In August that year it was taken to the Brighton Bank Holiday Mod Rally, where Julian says it again caused a stir, with people from around the world admiring the quirky little Lambretta. It sounded loud and was fast, making many Mods do a double-take as this 1951 Model C came flying past.

Julian was keen to know about the scooter’s history, so he contacted Rimini Lambretta Centre to see if they could shed any light on the Racer’s origins. He was told that it wasn’t one of the official Innocenti factory race machines, as these all had rough sand-cast engine casings and Roman numerals instead of numbers.

They did say that it was probably a ‘home brew’ machine, stating that many scooters in Italy around this time were like this and raced.

The Model C in its original red livery.

Another new home

June 2018 saw Lee and Tessa make the trip to check out the Jet, and this is where we arrive at the starting point of Lee’s ownership.

Once this special scooter was back at the Abraham’s residence in Burton, Lee had time to study which way he was going to go with the machine. He liked the looks and style of the little red rocket, but he wanted to put his own mark upon it and create something truly individual. A change of colour was decided upon, as this was going to have the biggest visual impact. The eventual colour used is a Benelli Green, and was laid on to the frame by Gary Cooper of MD Machine. The seat was then recovered by Keith Reynolds of Ken’s Customs. The engine was once again worked on by Waddo and is still running the MB-tuned cylinder, inhaling through a fantastic-looking bellmouth 21mm Dell’Orto carburettor and exhaling combustion products via an Arbarth Model C ‘up-and-over’ exhaust.

For reasons of usability, the scooter now runs on a 10-inch wheel conversion and is utilising a TV Series 1 front end, which adds to the handling. Lee says the dropped yokes give it a tucked ‘board tracker’ riding style. He also says that the scooter handles surprisingly well and is a fantastic all-round ride, that’s guaranteed to give plenty of smiles per mile.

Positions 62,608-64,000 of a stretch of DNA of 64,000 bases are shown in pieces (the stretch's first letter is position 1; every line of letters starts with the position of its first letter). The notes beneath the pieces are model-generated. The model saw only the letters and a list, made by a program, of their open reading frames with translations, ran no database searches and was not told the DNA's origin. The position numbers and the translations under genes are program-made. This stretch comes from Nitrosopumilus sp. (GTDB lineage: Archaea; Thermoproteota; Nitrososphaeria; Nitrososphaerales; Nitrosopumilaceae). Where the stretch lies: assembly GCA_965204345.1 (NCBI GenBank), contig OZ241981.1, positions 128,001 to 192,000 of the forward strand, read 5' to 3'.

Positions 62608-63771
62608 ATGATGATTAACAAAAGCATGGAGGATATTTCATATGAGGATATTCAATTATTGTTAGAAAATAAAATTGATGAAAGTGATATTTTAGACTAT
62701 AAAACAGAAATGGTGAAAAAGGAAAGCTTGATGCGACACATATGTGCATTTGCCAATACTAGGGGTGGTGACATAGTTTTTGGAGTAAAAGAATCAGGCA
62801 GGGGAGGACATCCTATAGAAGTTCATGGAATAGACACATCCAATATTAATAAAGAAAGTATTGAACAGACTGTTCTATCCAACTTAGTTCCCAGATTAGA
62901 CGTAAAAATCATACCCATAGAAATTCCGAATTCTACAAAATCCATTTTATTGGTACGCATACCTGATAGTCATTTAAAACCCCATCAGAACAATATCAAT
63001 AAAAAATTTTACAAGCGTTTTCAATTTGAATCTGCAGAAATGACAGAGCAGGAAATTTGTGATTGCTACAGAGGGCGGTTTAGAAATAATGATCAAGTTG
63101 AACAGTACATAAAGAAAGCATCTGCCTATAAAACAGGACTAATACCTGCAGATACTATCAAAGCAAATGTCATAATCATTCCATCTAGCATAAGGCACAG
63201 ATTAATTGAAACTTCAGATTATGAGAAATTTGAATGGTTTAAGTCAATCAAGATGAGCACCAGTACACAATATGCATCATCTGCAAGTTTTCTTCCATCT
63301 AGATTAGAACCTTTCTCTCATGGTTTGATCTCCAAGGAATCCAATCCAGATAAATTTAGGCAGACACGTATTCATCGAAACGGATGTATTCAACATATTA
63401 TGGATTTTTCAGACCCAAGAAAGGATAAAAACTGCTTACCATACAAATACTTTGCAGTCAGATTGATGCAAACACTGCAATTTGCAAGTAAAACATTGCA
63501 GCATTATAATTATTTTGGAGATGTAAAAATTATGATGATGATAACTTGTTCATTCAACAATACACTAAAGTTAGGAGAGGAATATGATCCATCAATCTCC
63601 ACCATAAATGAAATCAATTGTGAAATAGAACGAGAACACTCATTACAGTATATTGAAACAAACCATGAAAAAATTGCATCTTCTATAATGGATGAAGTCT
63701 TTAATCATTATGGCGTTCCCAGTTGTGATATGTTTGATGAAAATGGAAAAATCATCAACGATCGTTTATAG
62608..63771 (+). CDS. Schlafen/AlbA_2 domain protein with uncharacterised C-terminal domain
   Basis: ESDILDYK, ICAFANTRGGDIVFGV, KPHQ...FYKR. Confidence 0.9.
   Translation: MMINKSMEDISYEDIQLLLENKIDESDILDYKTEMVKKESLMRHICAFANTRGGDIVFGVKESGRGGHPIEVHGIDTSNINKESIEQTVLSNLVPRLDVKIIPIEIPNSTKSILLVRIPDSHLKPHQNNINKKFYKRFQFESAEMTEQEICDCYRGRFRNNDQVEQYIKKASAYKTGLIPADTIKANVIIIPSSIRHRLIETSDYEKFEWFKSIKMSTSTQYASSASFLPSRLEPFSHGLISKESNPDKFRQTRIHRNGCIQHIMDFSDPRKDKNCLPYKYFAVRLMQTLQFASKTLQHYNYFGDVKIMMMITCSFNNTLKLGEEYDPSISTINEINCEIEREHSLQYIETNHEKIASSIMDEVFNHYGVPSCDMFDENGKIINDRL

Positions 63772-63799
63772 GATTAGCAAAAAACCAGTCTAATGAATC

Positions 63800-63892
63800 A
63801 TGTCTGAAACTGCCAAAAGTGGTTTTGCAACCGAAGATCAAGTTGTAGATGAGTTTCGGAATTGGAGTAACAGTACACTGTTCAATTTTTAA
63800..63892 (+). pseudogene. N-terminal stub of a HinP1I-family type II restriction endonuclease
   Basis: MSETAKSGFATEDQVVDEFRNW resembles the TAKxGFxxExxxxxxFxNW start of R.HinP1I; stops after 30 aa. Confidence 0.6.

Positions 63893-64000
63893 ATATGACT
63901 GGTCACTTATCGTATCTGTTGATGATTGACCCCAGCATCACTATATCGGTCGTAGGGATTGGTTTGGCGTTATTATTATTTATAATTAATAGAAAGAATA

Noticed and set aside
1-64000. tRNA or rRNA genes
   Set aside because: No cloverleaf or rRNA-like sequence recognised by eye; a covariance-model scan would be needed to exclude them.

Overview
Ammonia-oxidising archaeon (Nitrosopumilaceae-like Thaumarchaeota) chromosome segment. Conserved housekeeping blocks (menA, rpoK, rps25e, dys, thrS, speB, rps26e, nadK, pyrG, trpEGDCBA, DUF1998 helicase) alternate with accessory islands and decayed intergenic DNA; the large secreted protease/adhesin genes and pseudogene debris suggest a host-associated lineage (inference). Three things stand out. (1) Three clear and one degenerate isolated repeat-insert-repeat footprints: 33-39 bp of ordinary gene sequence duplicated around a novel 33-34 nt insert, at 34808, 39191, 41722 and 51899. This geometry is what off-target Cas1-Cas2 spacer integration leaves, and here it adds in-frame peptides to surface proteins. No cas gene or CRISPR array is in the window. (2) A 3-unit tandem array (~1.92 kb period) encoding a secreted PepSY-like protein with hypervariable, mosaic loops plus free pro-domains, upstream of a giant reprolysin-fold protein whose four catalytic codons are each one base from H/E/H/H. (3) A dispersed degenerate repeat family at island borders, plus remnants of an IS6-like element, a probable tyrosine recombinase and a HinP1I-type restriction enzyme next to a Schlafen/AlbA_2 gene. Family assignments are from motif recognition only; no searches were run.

Another one of Lee’s personal contributions to the build was the fabrication of a new set of floorboards, which look great and really do blend in well with the overall appearance and style of the Italian racer.

The changes to the scooter’s build and looks were only completed three days before the Lambretta was taken to the Antwerp Custom Show in Belgium to be proudly displayed to the visitors and other exhibitors.

L’invenzione del Cacciatore di Polli

Since purchasing the machine Lee has researched the details on the tank badge, which is from a company called ‘G Murialdo’ based in Savona (on the coast to the west of Genoa in northern Italy).

They were a Lambretta Concessionaires back in the 1950s, and as such may have been given a Model C 125 to compete on the promotional circuit, or street racing of the day.

Whilst the correct story regarding the birth and early life of this stunningly beautiful and strikingly different scooter may never be known, with the love, time and enthusiasm languished upon it, this machine has been given a soul and Lee has respectfully recreated his 1950s sporty classic Lambretta with a twist.

His dream is now to one day enter, enjoy and complete the legendary Italian top-to-toe historic ride, known as the ‘Milano-Taranto’, and it surely must be the start of another chapter in the life of the ‘Chicken Chaser’.

Read the FULL feature with more pictures in the June/July issue of Classic Scooterist! Click here to purchase your copy.